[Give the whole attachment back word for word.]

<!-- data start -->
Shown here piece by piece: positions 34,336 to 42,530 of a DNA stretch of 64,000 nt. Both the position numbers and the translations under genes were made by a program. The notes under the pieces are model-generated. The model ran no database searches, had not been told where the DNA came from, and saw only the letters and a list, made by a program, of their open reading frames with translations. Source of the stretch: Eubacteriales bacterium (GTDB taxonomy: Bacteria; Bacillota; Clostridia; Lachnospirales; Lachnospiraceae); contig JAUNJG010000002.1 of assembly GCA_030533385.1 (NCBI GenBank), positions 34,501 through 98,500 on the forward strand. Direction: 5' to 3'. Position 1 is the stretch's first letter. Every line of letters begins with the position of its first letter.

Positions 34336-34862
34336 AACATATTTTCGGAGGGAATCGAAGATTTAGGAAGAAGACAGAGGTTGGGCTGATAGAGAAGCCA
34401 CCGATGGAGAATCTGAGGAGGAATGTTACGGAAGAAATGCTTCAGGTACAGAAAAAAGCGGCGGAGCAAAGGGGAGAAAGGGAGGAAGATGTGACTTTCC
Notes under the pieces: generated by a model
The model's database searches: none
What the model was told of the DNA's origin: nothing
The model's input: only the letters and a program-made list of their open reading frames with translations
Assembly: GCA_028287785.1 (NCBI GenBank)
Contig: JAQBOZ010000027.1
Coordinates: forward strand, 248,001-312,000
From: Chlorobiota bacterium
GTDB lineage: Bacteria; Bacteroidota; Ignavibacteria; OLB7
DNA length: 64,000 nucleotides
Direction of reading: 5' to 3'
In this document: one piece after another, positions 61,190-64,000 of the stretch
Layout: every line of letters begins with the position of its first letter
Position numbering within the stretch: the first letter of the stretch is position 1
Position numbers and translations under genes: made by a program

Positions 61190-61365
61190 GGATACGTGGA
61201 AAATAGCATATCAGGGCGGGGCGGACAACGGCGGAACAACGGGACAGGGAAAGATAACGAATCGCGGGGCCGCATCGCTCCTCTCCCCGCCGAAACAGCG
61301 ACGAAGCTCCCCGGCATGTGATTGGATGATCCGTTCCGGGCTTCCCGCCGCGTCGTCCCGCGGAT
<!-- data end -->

Shown here piece by piece: positions 34,336 to 42,530 of a DNA stretch of 64,000 nt. Both the position numbers and the translations under genes were made by a program. The notes under the pieces are model-generated. The model ran no database searches, had not been told where the DNA came from, and saw only the letters and a list, made by a program, of their open reading frames with translations. Source of the stretch: Eubacteriales bacterium (GTDB taxonomy: Bacteria; Bacillota; Clostridia; Lachnospirales; Lachnospiraceae); contig JAUNJG010000002.1 of assembly GCA_030533385.1 (NCBI GenBank), positions 34,501 through 98,500 on the forward strand. Direction: 5' to 3'. Position 1 is the stretch's first letter. Every line of letters begins with the position of its first letter.

Positions 34336-34862
34336 AACATATTTTCGGAGGGAATCGAAGATTTAGGAAGAAGACAGAGGTTGGGCTGATAGAGAAGCCA
34401 CCGATGGAGAATCTGAGGAGGAATGTTACGGAAGAAATGCTTCAGGTACAGAAAAAAGCGGCGGAGCAAAGGGGAGAAAGGGAGGAAGATGTGACTTTCC
Notes under the pieces: generated by a model
The model's database searches: none
What the model was told of the DNA's origin: nothing
The model's input: only the letters and a program-made list of their open reading frames with translations
Assembly: GCA_028287785.1 (NCBI GenBank)
Contig: JAQBOZ010000027.1
Coordinates: forward strand, 248,001-312,000
From: Chlorobiota bacterium
GTDB lineage: Bacteria; Bacteroidota; Ignavibacteria; OLB7
DNA length: 64,000 nucleotides
Direction of reading: 5' to 3'
In this document: one piece after another, positions 61,190-64,000 of the stretch
Layout: every line of letters begins with the position of its first letter
Position numbering within the stretch: the first letter of the stretch is position 1
Position numbers and translations under genes: made by a program

Positions 61190-61365
61190 GGATACGTGGA
61201 AAATAGCATATCAGGGCGGGGCGGACAACGGCGGAACAACGGGACAGGGAAAGATAACGAATCGCGGGGCCGCATCGCTCCTCTCCCCGCCGAAACAGCG
61301 ACGAAGCTCCCCGGCATGTGATTGGATGATCCGTTCCGGGCTTCCCGCCGCGTCGTCCCGCGGAT